- MADD is in this piece saying that lowering the drinking age would lead to more drunk driving accidents. Clearly, this is speculation (though I believe it would be necessarily true if the law were followed with 100% efficacy). If we're going to assume that laws are followed perfectly, then increasing the driving age beyond the drinking age would have a similar (directional, not magnitude) effect, yet you don't see them arguing for that...
- I started to write that the college presidents are implicitly describing the unintended consequences of a higher drinking age, but they came right out and said it:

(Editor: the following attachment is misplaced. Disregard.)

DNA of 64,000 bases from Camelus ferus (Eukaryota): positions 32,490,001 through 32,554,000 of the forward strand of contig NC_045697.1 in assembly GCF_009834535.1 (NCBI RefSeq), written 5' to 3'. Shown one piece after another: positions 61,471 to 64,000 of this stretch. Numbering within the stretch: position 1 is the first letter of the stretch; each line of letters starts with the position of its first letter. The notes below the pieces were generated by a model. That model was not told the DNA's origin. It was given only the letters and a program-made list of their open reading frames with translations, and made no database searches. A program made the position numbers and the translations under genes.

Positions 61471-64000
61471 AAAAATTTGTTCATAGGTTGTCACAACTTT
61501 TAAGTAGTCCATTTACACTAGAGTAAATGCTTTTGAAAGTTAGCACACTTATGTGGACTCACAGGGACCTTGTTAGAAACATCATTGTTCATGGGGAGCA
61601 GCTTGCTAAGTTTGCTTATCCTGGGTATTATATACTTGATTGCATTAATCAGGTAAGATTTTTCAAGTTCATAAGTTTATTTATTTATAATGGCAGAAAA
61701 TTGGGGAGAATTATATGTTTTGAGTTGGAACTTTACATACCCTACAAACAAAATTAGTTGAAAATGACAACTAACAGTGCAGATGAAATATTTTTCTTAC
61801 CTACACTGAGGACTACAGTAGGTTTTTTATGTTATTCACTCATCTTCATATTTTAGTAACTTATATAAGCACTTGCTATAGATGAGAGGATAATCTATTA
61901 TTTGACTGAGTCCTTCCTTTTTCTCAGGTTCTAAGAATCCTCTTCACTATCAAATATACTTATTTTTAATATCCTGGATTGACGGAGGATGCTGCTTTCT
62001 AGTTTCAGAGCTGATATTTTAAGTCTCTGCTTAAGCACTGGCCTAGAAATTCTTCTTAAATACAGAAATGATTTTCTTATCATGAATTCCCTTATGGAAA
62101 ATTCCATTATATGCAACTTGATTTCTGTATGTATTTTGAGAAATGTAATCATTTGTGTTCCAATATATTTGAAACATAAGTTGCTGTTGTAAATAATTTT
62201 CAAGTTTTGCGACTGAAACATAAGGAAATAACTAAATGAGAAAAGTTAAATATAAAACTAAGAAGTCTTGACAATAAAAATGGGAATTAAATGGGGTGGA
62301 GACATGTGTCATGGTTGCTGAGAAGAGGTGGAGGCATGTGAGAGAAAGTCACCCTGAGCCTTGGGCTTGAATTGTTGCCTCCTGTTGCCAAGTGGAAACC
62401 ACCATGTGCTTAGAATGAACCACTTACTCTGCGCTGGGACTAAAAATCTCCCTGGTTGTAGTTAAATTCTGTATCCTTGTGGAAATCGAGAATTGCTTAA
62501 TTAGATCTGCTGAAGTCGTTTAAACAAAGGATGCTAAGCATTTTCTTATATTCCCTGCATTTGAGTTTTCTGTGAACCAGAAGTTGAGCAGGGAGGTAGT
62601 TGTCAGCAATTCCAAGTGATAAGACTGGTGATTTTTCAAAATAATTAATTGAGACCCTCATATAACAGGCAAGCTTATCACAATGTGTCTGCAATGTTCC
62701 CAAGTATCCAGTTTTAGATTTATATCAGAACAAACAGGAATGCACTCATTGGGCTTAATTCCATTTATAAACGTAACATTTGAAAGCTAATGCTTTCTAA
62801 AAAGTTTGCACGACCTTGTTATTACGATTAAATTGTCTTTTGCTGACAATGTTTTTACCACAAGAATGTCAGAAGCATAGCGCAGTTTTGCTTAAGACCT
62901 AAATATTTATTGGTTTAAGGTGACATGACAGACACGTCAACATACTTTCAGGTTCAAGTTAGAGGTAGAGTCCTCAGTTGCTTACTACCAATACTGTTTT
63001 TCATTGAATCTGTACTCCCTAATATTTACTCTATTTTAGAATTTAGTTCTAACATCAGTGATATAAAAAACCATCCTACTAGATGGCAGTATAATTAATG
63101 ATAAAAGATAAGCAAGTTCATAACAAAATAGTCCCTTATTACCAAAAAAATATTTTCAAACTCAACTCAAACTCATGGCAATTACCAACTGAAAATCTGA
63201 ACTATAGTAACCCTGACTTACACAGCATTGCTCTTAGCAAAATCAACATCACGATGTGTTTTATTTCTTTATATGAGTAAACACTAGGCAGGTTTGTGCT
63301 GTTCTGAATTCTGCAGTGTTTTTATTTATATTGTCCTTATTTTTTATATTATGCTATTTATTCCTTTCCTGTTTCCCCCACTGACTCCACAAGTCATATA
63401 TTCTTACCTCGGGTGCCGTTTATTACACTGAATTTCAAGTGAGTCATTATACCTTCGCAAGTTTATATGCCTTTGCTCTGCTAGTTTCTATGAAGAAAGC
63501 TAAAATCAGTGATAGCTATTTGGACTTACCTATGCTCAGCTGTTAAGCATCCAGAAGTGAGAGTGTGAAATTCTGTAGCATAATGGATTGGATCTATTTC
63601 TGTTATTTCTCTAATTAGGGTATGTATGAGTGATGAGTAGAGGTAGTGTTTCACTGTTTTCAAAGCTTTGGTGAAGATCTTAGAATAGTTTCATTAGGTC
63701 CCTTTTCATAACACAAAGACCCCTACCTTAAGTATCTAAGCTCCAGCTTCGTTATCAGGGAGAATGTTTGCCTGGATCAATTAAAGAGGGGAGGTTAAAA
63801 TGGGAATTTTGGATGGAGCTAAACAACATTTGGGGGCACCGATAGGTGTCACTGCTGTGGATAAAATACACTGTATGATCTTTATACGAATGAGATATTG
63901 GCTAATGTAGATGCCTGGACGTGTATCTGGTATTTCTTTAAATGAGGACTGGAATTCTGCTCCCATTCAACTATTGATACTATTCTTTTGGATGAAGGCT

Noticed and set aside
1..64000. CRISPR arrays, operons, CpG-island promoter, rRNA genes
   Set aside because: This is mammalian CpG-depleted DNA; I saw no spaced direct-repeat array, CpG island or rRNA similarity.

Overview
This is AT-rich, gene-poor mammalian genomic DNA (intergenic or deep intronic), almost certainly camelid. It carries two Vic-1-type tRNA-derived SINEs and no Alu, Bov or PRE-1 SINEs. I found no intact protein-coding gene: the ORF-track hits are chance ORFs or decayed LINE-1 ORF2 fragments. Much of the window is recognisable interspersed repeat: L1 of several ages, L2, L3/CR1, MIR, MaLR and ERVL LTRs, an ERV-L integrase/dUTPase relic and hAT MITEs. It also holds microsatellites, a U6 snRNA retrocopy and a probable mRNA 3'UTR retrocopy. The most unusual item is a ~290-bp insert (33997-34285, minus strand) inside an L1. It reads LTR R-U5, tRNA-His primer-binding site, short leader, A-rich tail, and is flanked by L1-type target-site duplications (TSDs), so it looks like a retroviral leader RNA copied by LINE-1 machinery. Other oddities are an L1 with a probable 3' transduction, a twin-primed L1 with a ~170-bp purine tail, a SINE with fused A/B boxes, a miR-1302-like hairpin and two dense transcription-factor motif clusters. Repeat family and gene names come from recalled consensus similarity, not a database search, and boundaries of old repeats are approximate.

Duke President Richard Brodhead declined an interview request. But he wrote in a statement on the Amethyst Initiative's Web site that the 21-year-old drinking age "pushes drinking into hiding, heightening its risks." It also prevents school officials "from addressing drinking with students as an issue of responsible choice."
But the statement makes clear the signers think the current law isn't working, citing a "culture of dangerous, clandestine binge-drinking..."
If you've got a fixed amount of drunkenness to be had in a semester, fewer, more intense drinking episodes is risk-minimizing with respect to getting caught. It's not risk-minimizing for the short-term health of the student. So that's the tradeoff.